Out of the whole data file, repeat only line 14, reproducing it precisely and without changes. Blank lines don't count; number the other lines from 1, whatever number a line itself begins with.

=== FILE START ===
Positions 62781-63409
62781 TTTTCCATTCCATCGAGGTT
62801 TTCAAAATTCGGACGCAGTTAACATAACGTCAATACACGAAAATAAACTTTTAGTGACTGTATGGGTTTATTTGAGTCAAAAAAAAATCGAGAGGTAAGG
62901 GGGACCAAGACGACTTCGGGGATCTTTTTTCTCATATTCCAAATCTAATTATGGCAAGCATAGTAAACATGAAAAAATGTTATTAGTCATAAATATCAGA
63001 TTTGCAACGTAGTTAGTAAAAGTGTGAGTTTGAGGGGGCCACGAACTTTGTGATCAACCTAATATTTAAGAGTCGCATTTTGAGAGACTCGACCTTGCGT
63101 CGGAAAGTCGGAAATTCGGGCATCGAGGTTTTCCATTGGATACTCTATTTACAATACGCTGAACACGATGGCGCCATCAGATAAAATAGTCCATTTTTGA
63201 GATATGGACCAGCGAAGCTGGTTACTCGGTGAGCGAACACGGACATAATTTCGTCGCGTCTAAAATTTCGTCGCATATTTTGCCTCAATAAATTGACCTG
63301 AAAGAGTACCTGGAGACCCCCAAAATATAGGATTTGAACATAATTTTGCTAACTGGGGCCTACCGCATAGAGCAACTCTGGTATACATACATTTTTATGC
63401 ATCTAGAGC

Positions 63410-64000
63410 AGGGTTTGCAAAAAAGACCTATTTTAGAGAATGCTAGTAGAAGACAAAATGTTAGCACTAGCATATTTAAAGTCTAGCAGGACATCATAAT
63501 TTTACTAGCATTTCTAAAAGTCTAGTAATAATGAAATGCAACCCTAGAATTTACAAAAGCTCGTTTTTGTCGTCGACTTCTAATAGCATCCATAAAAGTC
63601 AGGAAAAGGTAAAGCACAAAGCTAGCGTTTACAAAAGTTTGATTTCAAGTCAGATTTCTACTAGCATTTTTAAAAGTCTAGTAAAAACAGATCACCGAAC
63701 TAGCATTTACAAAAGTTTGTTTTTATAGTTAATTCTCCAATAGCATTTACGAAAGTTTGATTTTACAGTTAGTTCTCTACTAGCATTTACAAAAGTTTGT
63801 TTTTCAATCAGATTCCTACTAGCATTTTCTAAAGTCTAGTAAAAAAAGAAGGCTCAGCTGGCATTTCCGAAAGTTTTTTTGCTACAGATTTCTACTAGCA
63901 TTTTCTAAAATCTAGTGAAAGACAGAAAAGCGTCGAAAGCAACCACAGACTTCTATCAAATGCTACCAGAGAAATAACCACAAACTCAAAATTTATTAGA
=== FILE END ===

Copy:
63701 TAGCATTTACAAAAGTTTGTTTTTATAGTTAATTCTCCAATAGCATTTACGAAAGTTTGATTTTACAGTTAGTTCTCTACTAGCATTTACAAAAGTTTGT